You can blame my friend Sean for inspiring tonight’s Showcase. Good or bad is up to you though. Ask most 80s kids about Lazer Tag and they’ll tell you it was awesome! And probably forgetting they misspelled “laser”. The initial set came with a belt, the sensor, and the greatest laser gun toy ever, the Starlite. Use the Starlite to score points on the Star Sensor; 6 hits and it’s over. Additionally you could get a vest to hold the sensor instead of the belt, as well as a hat or helmet with its own sensor. These didn’t look like toys. Kids looked like they were playing with daddy’s futuristic combat gear. Even the ads were these huge future combat scenarios with competitors in serious battle.
And then there was Photon.
Oh sure, the game was supposedly more interactive, and Enertech created “Photon Training Centers”, a mock combat arena that is still used to this day (we even have a couple “Laser Challenge” game areas here in Connecticut even though we never had an official Photon center that I know of). But the things LOOK like toys. The helmet looks cheap on its own, never mind compared to Lazer Tag’s Starhelmet. You can see how weak the Photon’s gun looks compared to the Starlite in this very advertisement. It’s no wonder Lazer Tag is the game everyone remembers.
But just as Lazer Tag had a TV show, the NBC Saturday Morning cartoon Lazer Tag Academy, Photon also tried to use TV to promote its game. However, they went syndicated, and live-action…using a couch-cushion budget that featured miniature set pieces and so much blue screen you’d think the wall ran on Windows. (There’s an extra pun there I didn’t intend. Sorry.) It won’t be a surprise to kids TV fans that the budget was this low when you learn DIC Entertainment was behind it. Right up to the end their live-action shows were so cheap that if you saw a high-quality one they probably only distributed it for another production company. Look at Superhuman Samurai Syber-Squad and Tattooed Teenage Alien Fighters From Beverly Hills, the other sci-fi action shows they produced. The former had Japanese stock footage to play with, and they still only had three sets…one of which was a darkened bedroom where all you saw were the villain, a computer, and a scanner! DIC made some good cartoons, but lousy live-action shows.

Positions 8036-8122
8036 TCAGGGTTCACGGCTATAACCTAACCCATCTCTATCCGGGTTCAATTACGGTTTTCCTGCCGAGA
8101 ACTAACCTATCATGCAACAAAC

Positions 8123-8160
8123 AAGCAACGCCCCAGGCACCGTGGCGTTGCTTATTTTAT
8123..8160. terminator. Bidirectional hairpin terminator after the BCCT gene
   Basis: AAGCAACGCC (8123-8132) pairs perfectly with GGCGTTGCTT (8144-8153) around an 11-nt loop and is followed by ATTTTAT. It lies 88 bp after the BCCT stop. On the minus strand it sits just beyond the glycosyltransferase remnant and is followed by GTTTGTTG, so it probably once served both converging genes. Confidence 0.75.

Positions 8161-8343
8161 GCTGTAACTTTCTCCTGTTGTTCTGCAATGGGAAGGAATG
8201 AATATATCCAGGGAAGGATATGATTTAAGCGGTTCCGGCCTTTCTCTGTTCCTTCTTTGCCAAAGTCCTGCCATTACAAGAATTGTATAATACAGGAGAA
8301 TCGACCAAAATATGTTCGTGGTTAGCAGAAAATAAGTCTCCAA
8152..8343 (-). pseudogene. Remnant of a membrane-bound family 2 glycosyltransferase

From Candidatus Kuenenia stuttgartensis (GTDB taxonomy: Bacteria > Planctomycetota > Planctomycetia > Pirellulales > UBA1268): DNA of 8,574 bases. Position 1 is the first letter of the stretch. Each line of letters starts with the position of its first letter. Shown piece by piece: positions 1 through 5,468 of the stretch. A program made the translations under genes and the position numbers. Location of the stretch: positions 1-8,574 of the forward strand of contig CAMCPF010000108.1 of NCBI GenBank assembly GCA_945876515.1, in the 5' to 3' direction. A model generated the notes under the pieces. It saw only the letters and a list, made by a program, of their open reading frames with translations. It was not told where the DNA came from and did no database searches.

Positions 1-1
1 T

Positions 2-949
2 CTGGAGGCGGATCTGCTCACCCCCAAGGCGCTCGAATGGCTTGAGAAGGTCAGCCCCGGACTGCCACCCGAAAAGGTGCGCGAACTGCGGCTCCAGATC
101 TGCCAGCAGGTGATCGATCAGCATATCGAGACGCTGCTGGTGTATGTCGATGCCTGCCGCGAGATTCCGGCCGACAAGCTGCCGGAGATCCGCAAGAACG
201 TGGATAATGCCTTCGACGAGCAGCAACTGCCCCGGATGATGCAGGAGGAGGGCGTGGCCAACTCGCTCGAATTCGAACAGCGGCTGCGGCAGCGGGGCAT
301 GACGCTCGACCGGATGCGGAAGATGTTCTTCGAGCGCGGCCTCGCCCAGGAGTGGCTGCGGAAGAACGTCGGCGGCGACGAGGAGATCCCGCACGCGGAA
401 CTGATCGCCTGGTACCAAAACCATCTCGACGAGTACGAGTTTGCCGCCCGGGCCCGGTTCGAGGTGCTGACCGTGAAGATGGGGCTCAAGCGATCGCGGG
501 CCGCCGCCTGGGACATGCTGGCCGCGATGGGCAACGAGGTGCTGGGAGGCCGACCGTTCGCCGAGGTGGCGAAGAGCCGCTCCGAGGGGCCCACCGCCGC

So did Photon do a decent job working around their weak budget? Kinda?
Credit where it’s due: the animatronics weren’t the best on Leon and Lord Baethan (which is still more mouth movement than the other masked characters had) but they were there, the miniature set pieces and ships were good for the budget (they kind of had to be), and I’ve seen worse acting. The other Earthling is an orphan, so sending him into battle isn’t as bad as Christopher/Bhodi, and I do like the concept for the most part. We also learn in a later story that Mandarr is actually another Earthling and former Photon Warrior named Evan who was turned evil after his girlfriend was killed during a mission. (I wonder when they decided to unfreeze Earth after Evan switched sides?) So despite the villains cheating by sending projections of themselves (so they could be reused but let’s keep the heroes in danger), death is actually a factor in the show. That’s different for a kids show, syndicated or network, in the 1980s.
That doesn’t stop the cheapness from being obvious. Every set, even the ship interiors, are miniatures on a blue screen. (It’s like a green screen, but blue. Obviously. It’s not used as much but sometimes green isn’t the best option. Like when some of your characters are green.) If the aliens look good, blame Japan. The show was a co-production although Wikipedia doesn’t say which Japanese company they worked with, as if the writer of the piece thought all of Japan knew how to make monster costumes and the US doesn’t. Filmation and Sid & Marty Kroftt might argue with you. Oddly the unmasked characters…even Christopher’s family on Earth, appear to have been ADRed. Maybe it was trying to keep the same audio consistency to the show but it makes it seem cheap when Parcival, Mandarr and his girlfriend, and the Jarvis family are all American yet sound like they’re in a translated movie with better dubbing. Buy a boom mike! I have one and I’m just a guy in an attic reviewing stuff.
Oh, and the weak covers of popular songs at the time that only barely, if ever, fit the scene. Huge cop-out. This isn’t Kidd Video!
Overall I do remember enjoying it as a kid. When The Super Mario Brothers Super Show did that Club Mario crap in the summer (I envy those markets who didn’t mess with the reruns) clips of the show were used on Thursday and Friday as part of a serial-style show hosted by a green space alien girl Elvira-style that the idiots who took over hosting duties liked to watch. That was the only good thing besides the cartoons. I don’t think there’s a recent home video release, or even an old one, so you’ll have to scour YouTube to see the show. There were books written by Peter David of all writers (under a pseudonym according to Wikipedia–question the source) and a young adult book written by Michael P. Kube-McDowell, also under an alias. Lazer Tag was still cooler as a game but the show…no, premise aside Lazer Tag Academy was still more fun (I will give Photon credit for a better premise), but it wasn’t a bad show for the crap budget it had. Imagine what they could have done with a real budget instead of a DIC Entertainment budget.
For another review check out someone who actually played in the Training Center, the host of MUD2MMO.